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One On 1: Behind The Scenes Leading Up To The All-Star Game With MLB, New York Mets

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As Citi Field hosts the All-Star Home Run Derby on Monday and the All-Star Game on Tuesday, NY1's Budd Mishkin presents a different kind of "One On 1" piece. He is not profiling an influential New Yorker, but heads out to the ballpark to check on preparations and to take a look back at the Mets' last time hosting the All-Star Game, in 1964.

Much has changed since the last time the Mets hosted the All Star Game, in Shea Stadium's first year of 1964, but not everything.

Marla Miller is overseeing the details this week at Citi Field. She is Major League Baseball's senior vice president in charge of special events, and has overseen every All-Star Game since 1998.

"It'll probably be a no-fly zone, and that's not unusual during all of the game events here at Citi Field, not unlike what they do during the U.S. Open," says Miller. "Each market that we go to has a unique set of circumstances. Some are more challenging than others. If you go into some of the other markets where we've hosted All-Stars, the cities are more consolidated. Here we're trying to include all five boroughs."

For the Mets franchise, this week represents not just a series of events, but an opportunity, so attention must be paid to everything.

David Newman, the Mets' senior vice president of marketing and communications, says the All-Star Game gives the organization a chance to promote its ballpark and franchise to an international audience.

"This will become the auxiliary media center with TV, with WiFi. This entire area will seat 400 to 500 people among a contingent of global press that will exceed 4,000," Newman says. "This will be hopping from the moment that the gates open."

Hosting an All-Star Game means a lot of special touches, in the stands and on the field. There are also a lot of special touches at the food concessions, where among other things, the stadium is expected to sell 37,000 hot dogs and 7,000 pounds of pastrami. It's about making everyone happy, and I do mean everyone.

"During the season, Mr. Met does have an office here, so Mr. Met got a big, nice All-Star game, and Mrs. Met," says Newman. "She came out on the Kiss Cam with Mr. Met."

It's also a chance to create some memories in a relatively new stadium that's seen more sorrow than joy, a ballpark that -- Mets fans need not be reminded -- has not yet hosted a game in post season.

"Hosting the All-Star Game is one of those iconic memories that for everyone in attendance, working on it and watching it at home, there will be special memories coming from that experience no matter how you experience it."

With the All-Star Game being played at Citi Field this year, it understandably brings to mind memories of the stadium that used to stand there -- Shea Stadium.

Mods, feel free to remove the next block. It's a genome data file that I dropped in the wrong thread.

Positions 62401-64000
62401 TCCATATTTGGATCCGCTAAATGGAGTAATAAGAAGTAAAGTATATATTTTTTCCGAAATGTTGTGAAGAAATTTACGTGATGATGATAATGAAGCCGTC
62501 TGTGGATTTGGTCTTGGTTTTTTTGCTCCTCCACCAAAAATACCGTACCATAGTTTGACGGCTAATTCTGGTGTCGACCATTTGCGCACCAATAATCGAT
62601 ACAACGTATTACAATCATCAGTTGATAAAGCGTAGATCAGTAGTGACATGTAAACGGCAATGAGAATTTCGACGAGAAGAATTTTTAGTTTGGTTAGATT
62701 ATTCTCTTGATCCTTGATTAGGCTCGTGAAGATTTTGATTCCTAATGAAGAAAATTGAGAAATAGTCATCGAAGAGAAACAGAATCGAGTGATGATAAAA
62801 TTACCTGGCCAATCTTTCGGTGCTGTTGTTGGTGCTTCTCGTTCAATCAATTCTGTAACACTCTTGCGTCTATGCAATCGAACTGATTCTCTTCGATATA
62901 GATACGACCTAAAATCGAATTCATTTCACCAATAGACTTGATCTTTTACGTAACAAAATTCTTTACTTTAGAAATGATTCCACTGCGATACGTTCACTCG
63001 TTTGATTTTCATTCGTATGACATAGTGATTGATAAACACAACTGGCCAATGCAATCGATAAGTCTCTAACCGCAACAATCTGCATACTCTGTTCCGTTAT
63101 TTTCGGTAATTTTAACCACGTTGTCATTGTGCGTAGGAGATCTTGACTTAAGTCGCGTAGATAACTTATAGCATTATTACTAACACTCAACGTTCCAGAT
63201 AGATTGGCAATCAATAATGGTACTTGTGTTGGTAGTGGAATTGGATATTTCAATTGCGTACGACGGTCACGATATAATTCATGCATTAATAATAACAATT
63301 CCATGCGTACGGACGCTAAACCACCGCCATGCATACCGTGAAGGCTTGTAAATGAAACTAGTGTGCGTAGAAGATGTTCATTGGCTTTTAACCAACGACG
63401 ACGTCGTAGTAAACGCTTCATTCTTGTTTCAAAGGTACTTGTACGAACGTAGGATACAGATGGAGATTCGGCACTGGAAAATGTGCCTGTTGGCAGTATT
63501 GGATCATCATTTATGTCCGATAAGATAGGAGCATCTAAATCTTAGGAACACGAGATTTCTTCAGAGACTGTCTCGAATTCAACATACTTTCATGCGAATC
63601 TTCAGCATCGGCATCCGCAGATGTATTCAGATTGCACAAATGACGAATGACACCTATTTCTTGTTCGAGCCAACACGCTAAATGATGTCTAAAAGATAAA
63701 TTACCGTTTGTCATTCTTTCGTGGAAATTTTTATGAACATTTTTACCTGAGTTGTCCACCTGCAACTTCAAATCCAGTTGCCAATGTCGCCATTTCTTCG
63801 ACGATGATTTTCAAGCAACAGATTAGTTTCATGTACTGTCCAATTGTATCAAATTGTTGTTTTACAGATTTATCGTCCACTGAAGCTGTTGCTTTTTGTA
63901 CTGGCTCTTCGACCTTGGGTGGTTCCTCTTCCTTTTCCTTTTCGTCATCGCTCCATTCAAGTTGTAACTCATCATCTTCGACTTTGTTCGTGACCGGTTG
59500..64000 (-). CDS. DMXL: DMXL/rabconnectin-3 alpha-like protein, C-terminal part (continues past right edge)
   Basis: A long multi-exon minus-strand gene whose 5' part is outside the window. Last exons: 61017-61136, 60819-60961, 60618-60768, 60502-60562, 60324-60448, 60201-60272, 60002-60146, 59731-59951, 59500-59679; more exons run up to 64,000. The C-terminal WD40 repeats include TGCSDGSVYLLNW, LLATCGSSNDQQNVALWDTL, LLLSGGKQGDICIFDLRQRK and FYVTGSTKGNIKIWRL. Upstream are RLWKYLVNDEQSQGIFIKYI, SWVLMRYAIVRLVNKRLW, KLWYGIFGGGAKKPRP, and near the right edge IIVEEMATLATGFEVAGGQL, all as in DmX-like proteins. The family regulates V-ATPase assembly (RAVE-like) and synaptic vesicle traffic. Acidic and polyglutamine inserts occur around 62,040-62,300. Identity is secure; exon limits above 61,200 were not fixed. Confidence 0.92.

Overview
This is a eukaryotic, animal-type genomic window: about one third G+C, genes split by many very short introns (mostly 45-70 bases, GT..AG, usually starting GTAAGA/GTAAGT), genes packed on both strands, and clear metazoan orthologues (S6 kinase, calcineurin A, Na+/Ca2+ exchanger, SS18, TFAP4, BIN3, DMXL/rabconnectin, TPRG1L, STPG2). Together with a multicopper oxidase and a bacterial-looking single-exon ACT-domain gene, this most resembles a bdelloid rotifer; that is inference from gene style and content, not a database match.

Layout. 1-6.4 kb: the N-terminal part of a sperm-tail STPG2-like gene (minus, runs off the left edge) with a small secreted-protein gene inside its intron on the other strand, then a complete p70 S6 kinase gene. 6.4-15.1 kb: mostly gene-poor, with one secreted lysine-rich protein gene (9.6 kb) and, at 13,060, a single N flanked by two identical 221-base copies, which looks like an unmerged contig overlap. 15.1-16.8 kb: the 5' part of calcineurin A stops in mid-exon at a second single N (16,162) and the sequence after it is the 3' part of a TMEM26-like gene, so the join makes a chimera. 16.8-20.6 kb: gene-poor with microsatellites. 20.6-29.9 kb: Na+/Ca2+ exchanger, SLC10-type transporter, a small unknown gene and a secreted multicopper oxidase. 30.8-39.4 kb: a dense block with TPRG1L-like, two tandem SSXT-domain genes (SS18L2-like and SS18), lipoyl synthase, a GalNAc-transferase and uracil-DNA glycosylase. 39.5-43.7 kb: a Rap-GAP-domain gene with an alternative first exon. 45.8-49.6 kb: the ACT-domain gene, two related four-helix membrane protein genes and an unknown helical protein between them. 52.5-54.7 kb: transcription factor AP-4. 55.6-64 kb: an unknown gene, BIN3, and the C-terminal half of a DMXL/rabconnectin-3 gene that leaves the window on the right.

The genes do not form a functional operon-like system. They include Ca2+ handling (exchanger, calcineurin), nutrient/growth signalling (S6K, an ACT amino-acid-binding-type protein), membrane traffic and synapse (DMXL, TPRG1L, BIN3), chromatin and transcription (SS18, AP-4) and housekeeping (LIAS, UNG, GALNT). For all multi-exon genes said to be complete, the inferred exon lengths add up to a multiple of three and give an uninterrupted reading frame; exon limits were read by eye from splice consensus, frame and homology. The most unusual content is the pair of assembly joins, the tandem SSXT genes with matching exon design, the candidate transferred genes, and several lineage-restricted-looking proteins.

When the Mets first hosted the All-Star Game in 1964, Shea Stadium was in its initial season. Optimism was in the air, despite the team's woes on the field. Johnny Callison of the Philadelphia Phillies won the game for the National League with a three-run home run in the ninth inning.

Shea would eventually become known for its imperfections, and few people mourned its loss, certainly as compared to Yankee Stadium.

But in 1964, Shea represented the game's move to bigger, more spacious ballparks, with large parking lots, catering to the country's expanding suburbs. And there was an excitement about it. The nostalgia for smaller, old time neighborhood ballparks, manifested in the architecture at Citi Field, was still very much in the future.

Shea had its share of special moments. In 1969, the Amazin' Mets, worst to first, beat the favored Baltimore Orioles in the World Series for the franchise's first championship.

In 1986 came the second World Series title, and game six against the Boston Red Sox was the comeback that still defies the imagination.

Perhaps the stadium's most meaningful night was on September 21, 2001, the first game played in New York after the September 11th attacks.

But the memories created at a ballpark are not confined to historic games. They can come at any time, and they are often quite personal.

Newman started going to Shea in the early 1970s, once getting tickets through a method unheard of in this day and age of StubHub and the Internet.

"I was at Willie Mays Night through either Dairy Lee or Dell Wood, I don't remember which milk brand it was. You sent in a thousand little coupons, and someone at Shea Stadium actually had to go through them," Newman says.

The history celebrated at Citi Field extends beyond the Mets, and beyond the baseball diamond, with the Jackie Robinson Rotunda.

"That's a statement more than just baseball, certainly. And it allows you the opportunity to tell somebody something related to Jackie Robinson and that's always a very important and significant and meaningful message, whether the person is a baseball fan or not," says Newman.

For Mets fans, the hope is that the attention Citi Field is getting for the All-Star Game will someday soon be replicated at World Series time.

The All-Star Game, understandably, is played at all of Major League Baseball's venues. The 2008 All-Star Game was played at the old Yankee Stadium, and now with this years game in Queens, it's not likely New York will host another all-star game for quite some time.

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